Autonomy is an incredibly important factor in game design. Players need to feel that they are making choices that will have a meaningful impact on their game play. Without this sense of ‘choice’ players are not playing a game but are watching a slightly interactive movie. The AVID model does allow some choice by allowing the reader of the text pick whatever quotes they find meaningful. I wanted to add more autonomy by allowing the students to pick a source that they were personally interested in rather than a single required text. Here is an example of the sources for the WWI Week:

I know this is sounds like a made up story but I swear multiple students went “oh!” when they looked at this list. Almost all of them were looking at different sources when they gasped. Many were shocked when they read the sources and all had a sense of making a meaningful choice in their educational journey. One girl was thrilled to read a source written by WEB DuBois about soldiers in WWI and another could believe she was going to read Mark Twain’s persoal letters in a History class.

Game Mechanic – RELATEDNESS / COLLABORATION

On its own,the dialectical format allows for a great deal of autonomy which fosters internal motivation. I wanted to add another layer of motivation though and built in several pieces of collaboration which is part of the Relatedness factor and important to ‘social fun’.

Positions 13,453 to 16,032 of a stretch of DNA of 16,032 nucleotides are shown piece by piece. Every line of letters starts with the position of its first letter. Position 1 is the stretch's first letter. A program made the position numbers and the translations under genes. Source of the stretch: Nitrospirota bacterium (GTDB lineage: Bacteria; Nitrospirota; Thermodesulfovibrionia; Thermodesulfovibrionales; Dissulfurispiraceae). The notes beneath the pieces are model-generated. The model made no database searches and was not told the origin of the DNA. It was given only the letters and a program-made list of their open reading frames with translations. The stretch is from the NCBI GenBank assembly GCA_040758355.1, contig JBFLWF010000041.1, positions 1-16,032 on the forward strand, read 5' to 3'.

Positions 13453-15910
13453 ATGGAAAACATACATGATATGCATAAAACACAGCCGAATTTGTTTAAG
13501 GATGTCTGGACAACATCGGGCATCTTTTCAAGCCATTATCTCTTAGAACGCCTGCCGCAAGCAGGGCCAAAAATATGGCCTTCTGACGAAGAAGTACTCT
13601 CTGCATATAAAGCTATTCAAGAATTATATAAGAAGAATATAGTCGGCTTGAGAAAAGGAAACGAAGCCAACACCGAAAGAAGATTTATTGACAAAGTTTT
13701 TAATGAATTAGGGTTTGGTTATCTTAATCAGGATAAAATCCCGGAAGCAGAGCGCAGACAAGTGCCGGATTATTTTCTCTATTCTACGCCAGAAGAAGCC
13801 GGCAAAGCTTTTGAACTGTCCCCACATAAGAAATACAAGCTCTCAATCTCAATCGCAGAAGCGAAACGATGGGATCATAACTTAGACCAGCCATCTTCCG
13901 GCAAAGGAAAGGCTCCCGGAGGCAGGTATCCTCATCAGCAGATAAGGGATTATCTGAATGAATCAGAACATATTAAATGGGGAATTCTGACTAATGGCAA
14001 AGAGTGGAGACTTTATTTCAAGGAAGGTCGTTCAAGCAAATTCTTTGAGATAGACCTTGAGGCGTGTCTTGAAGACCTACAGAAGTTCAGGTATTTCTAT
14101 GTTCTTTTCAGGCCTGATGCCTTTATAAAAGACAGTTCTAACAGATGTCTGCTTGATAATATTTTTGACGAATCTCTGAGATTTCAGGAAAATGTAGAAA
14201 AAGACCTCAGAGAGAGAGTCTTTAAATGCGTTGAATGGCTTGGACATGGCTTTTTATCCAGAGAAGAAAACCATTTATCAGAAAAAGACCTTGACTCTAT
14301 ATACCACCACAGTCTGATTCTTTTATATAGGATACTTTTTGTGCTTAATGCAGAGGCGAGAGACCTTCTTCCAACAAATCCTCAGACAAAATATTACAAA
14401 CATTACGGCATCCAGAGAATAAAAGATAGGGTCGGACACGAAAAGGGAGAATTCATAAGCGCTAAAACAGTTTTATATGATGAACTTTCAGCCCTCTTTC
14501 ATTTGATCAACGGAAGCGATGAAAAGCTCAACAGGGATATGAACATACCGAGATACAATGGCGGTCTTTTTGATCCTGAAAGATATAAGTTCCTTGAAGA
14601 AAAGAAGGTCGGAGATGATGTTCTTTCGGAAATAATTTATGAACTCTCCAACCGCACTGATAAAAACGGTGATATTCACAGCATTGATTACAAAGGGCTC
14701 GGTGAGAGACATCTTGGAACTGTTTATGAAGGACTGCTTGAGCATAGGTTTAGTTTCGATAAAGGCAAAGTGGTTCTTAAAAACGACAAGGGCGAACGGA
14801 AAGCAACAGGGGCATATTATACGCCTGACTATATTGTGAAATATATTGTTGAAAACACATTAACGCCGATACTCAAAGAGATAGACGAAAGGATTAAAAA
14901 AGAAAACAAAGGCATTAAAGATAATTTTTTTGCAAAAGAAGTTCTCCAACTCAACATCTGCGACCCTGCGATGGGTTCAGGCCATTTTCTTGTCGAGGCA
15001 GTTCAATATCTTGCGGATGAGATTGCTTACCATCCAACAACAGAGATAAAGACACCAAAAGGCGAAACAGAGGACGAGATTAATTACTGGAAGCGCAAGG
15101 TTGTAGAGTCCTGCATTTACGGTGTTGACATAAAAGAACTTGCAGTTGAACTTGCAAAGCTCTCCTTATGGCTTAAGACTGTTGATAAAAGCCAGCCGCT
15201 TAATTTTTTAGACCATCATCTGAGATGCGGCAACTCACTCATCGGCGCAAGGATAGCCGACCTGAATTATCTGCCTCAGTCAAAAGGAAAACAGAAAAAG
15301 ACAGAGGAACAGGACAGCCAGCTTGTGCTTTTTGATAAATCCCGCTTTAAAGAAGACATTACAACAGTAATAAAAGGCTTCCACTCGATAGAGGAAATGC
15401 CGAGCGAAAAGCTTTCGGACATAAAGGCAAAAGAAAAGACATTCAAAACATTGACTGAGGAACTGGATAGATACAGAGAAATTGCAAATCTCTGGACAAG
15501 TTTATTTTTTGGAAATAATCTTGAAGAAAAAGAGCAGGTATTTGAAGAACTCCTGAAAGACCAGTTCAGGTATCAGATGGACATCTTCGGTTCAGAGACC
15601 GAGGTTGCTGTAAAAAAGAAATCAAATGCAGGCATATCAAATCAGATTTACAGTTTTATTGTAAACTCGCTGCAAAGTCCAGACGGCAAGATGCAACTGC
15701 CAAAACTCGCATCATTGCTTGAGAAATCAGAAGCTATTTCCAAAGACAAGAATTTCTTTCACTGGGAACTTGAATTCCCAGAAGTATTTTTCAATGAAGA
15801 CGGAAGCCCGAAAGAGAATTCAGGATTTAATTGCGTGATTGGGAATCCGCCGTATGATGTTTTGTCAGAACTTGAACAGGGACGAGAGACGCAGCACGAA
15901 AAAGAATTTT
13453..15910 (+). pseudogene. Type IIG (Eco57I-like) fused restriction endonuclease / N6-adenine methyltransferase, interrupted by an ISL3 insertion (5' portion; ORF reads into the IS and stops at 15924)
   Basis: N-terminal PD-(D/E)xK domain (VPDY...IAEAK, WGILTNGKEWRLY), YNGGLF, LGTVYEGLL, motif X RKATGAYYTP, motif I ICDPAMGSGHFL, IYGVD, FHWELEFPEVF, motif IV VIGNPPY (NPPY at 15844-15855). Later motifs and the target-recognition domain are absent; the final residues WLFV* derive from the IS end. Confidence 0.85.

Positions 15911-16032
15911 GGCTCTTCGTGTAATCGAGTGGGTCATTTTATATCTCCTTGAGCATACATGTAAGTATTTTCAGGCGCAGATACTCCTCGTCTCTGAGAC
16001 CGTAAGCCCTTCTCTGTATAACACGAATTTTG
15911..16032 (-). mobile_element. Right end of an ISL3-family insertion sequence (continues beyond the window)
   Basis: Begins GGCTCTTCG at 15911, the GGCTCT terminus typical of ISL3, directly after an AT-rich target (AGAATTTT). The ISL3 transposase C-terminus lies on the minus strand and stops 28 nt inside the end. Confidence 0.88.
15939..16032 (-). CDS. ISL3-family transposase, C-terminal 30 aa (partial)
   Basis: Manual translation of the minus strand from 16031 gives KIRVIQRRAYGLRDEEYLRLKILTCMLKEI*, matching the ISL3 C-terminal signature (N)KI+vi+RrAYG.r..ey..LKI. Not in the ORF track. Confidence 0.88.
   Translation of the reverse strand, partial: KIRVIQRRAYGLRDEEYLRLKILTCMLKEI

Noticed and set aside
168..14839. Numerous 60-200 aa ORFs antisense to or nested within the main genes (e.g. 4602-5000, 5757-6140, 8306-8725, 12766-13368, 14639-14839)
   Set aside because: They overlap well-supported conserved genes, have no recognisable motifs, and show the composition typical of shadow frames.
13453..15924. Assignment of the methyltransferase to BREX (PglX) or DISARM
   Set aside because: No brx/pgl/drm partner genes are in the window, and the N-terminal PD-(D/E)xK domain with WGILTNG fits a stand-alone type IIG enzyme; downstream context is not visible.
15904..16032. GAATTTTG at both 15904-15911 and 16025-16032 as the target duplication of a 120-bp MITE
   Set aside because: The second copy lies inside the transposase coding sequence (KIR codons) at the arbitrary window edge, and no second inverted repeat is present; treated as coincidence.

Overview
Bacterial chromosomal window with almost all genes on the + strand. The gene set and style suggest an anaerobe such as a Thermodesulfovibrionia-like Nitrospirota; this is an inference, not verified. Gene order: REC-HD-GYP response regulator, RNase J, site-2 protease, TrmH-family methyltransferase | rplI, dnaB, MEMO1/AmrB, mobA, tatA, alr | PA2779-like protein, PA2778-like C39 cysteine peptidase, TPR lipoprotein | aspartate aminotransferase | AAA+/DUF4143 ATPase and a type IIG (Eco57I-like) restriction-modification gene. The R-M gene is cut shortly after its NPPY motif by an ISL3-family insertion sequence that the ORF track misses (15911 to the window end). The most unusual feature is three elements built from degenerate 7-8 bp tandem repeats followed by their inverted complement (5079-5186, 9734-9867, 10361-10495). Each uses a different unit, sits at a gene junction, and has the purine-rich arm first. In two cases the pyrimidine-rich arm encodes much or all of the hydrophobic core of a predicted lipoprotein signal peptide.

In my online classes the journal entries are used as a weekly discussion forum post. Students select their unique source, their important quotes, and make their personal connections them share them with their classmates. Their fellow learners the read and reflect on the initial post. This way every student is seeing either A) new sources related to the overall theme or B) a new point of view on the source they have already read. It also transform the discussion forums from a pretty forced affair based on limoted content readings to a more interesting and personal seminar.

In the in person classes each week features new ways for students to share the information they learned in the Dialectical analysis for that week. In some weeks we will have a Socratic Seminar, others will have a gallery walk style event, and in more limited weeks simple think-pair-share discussions. The point will be to take the information they learned and share with the group. This will allow them to see new perspectives and hear about new sources. The 15 sources they read over the semester can be multiplied by 10 or 20 times! Even more valuable is that the social element will motivate many students to engage with the material so they can participate in the conversation.

Final Thoughts

Too often gamification seems too concerned with making everything,into a literal classroom game. There is a time and place for this and can be done in amazing and creative ways. To those outside of the community this might not reveal some of the more powerful concepts in the theory. Applying game concepts and mechanics to otherwise non-game situations can lead to powerful engagement. This can also sometimes be caracturized by the points, badges, leaderboards external motivators but there are meaningful game elements that can encourage internal motivations. Adding layers from the RAMP playbook can foster this engagement. We cannot force a student to be internally motivated but a well designed lesson can provide opportunities to do so.